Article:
Fans are getting a look Behind the Velvet Rope of how Bravo producers decide which Real Housewives will return for another season of drama.
Podcast host and Housewife friend David Yontef is revealing the significant role the reunions play in determining who’s in and who’s out for the next season of Real Housewives.
“When you go to the reunion, the reunion is not your closure for the season,” David revealed during a Patreon episode of his Behind The Velvet Rope podcast. “It is your audition for next season.”
“The consumer of reality TV loves to see [a] change from season to season,” he continued. “That is the only way to keep it interesting. When I say change, I don’t mean change in the cast; I mean change, personal growth, life evolution.”
David explained that the show and its cast have to evolve and grow for the storyline to progress forward naturally.
“If a Housewife was a demure wallflower that season, the viewer would love to see her break out of her shell the next and come in with a bang,” he said. “If a Housewife had a really harsh season and was a terror, coming to the reunion to double down is the worst thing you could do.”
He continued. “It shows no personal growth like you sat there and watched yourself back all season and now are not sorry and have not changed?”
“How much fun is that going to be for an audience to watch next season,” he questioned. “It will just be more of the same.”
David adds that other factors beyond the reunion do come into play when it comes to who stays and who goes.
“Like there are things where it is clear,” he said. “Leah [McSweeney from The Real Housewives of New York City] could have shown up at the reunion and short of bringing a gun; she’s coming back. But the majority of people go, and it’s like this is your make or break [moment].”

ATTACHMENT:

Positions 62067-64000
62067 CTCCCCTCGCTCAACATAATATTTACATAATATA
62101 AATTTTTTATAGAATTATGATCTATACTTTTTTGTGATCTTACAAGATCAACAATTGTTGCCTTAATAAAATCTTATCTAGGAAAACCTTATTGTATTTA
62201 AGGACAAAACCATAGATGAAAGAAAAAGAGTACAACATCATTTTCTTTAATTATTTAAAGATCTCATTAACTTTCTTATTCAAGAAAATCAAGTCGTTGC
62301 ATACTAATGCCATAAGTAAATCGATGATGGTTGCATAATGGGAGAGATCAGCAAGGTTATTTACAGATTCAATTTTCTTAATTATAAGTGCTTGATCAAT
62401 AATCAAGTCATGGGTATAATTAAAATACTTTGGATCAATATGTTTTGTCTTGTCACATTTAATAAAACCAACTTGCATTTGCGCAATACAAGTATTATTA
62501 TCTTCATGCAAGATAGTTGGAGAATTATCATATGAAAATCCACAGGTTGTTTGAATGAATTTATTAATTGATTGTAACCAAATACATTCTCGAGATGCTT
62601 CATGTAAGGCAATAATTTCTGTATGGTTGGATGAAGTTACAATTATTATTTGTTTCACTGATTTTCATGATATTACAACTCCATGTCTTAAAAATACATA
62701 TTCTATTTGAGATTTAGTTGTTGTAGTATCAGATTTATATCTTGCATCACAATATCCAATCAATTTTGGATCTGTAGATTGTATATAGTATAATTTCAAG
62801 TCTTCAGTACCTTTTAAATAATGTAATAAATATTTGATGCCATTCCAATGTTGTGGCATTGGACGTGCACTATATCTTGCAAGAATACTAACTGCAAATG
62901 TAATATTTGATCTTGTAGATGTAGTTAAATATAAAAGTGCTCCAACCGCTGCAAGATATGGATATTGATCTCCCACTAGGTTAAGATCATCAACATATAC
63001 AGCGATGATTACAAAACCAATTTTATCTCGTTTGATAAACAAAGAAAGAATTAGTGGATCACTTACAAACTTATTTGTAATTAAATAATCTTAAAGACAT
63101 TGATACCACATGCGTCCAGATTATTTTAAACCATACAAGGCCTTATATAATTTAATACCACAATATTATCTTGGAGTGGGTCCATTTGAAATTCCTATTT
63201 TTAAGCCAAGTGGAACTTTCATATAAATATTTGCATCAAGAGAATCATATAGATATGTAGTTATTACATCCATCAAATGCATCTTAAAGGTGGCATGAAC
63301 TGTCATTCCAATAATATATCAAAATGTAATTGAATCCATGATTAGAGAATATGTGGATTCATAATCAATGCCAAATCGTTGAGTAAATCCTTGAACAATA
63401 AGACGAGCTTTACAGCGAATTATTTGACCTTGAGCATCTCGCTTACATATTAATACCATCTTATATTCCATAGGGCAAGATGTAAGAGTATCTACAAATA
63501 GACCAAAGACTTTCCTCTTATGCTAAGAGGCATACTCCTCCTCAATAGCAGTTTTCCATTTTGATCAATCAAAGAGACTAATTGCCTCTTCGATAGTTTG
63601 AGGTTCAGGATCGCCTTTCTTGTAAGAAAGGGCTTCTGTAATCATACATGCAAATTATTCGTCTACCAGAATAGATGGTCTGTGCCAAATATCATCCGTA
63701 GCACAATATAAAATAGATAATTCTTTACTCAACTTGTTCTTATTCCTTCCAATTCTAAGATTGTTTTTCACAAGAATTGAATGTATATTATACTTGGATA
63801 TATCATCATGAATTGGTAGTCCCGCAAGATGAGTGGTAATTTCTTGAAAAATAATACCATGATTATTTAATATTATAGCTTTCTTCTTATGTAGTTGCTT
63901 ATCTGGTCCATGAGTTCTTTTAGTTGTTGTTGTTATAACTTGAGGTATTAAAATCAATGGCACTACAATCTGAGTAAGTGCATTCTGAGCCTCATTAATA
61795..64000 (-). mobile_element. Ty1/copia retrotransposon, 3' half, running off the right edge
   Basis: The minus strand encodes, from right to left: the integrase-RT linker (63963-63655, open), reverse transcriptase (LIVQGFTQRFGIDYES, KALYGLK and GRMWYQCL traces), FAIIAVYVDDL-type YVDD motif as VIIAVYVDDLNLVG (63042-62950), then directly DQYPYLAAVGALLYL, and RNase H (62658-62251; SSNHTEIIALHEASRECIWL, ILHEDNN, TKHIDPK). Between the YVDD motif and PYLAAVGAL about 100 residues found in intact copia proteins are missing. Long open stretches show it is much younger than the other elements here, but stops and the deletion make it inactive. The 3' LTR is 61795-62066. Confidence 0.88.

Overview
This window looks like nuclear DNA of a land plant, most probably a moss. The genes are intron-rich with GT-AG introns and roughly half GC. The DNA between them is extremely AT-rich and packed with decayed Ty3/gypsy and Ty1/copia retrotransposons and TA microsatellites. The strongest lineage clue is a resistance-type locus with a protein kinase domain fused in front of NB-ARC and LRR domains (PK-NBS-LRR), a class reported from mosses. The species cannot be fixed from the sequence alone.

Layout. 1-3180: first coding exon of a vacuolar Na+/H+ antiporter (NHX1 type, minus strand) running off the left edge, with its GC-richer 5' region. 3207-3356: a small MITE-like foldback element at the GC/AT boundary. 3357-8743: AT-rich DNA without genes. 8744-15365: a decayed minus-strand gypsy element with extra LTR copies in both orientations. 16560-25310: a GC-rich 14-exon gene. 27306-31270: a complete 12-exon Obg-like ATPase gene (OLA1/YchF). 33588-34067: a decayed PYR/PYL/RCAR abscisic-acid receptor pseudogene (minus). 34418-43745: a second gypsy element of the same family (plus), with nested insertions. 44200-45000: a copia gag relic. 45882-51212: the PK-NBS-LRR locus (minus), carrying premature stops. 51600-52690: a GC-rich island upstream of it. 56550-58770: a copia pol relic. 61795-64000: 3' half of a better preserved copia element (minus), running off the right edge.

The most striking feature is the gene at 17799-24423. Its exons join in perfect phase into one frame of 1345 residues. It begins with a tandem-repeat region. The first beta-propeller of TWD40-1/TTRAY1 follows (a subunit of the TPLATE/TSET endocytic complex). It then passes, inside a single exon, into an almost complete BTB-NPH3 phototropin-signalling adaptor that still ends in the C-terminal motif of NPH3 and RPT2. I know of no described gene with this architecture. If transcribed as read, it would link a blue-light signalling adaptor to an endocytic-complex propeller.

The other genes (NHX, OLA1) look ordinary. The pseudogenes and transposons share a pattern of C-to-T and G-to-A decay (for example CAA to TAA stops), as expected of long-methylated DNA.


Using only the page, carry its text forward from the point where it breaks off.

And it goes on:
He went on to explain that the cast of any Real Housewives franchise needs to work cohesively and balance each other out.
“Look, I don’t work for Bravo, and I am not a producer, but the thing every Housewife should remember is this is an ensemble show,” he said. “The sum of the whole is greater than its parts.”
“Everyone keeps asking me if Dorinda [Medley from The Real Housewives of New York City] was let go or left on her own,” he remarked. “I am not privy to that information. You would have to call Andy Cohen and the powers that be at Bravo. I do think though that any time a particular Housewife overpowers the show, and it’s all about her, and I am not saying this as it relates to Dorinda, I am saying this in general for any franchise, you are at risk to be let go.”
“I think that is a crucial mistake that a lot of Housewives make,” he added. “You need to bring the drama and have opinions and something to say. But when you hijack the show, so it’s about you all day, every day, and overpower it, you are too much drama, especially in the world we are living in now. It a red flag sign that you will probably be on the chopping block. That’s when it brings down the overall quality of the show, and it goes from being fun and salacious to watch to this is kinda uncomfortable.”
Thoughts on what David had to say? Sound off below!